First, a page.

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The Power and Purpose of International LawInsights from the Theory and Practice of Enforcement$
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Mary Ellen O'Connell

Print publication date: 2008

Print ISBN-13: 9780195368949

Published to Oxford Scholarship Online: January 2009

DOI: 10.1093/acprof:oso/9780195368949.001.0001

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Compliance Theory

Compliance Theory

Chapter:
(p.57) Chapter 2 Compliance Theory
Source:
The Power and Purpose of International Law
Author(s):

Mary Ellen O'Connell

Publisher:
Oxford University Press
DOI:10.1093/acprof:oso/9780195368949.003.0003

After World War II, the international legal restrictions on the use of force were finally codified in the United Nations Charter. The United States championed the Charter until Morgenthau and his successors persuaded many policymakers to pursue military superiority in the world in disregard to an international law seen as lacking powerful means of enforcement. Henkin and others responded that it is not enforcement that gives law its authority but actual compliance. Compliance theory provided an answer to the international law deniers that worked for a time until international law became the target not only of political science “realists” but also of post-modern legal critics. Post-modernism, however, also held the seeds of renewal for international legal theory with its critique of rationalism, positivism, and imperialism.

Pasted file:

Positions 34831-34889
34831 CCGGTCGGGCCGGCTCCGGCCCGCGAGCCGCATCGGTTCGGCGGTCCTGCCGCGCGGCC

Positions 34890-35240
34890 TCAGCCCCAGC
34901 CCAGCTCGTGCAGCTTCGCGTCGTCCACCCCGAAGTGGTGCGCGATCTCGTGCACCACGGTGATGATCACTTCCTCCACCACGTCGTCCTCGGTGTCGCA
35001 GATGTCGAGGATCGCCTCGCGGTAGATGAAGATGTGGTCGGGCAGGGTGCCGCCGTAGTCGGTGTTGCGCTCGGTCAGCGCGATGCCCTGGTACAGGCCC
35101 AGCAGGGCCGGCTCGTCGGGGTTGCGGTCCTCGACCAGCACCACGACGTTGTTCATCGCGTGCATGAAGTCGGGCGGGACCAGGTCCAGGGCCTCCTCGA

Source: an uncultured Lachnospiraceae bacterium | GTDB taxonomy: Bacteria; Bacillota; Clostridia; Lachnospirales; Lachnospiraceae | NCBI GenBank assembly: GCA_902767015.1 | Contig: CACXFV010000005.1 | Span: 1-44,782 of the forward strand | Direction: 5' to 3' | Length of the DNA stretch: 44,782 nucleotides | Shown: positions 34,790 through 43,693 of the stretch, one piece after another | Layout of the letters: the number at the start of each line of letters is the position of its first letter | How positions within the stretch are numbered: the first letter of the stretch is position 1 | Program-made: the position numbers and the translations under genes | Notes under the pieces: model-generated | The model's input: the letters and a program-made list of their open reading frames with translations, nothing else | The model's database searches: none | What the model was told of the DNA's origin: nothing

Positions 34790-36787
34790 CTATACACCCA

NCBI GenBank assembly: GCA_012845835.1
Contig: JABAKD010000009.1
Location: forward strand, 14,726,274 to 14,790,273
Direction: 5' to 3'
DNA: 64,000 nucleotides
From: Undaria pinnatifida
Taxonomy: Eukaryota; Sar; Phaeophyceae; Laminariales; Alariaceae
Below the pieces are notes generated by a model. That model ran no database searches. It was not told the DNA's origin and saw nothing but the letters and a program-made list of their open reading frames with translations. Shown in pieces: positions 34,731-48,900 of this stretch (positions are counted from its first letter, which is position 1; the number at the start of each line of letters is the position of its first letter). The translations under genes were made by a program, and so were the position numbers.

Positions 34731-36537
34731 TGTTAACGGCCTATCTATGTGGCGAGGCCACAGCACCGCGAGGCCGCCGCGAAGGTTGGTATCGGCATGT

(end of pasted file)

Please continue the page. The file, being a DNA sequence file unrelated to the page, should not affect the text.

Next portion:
Keywords:   realists, United Nations Charter, compliance, post-modernism, critical theory

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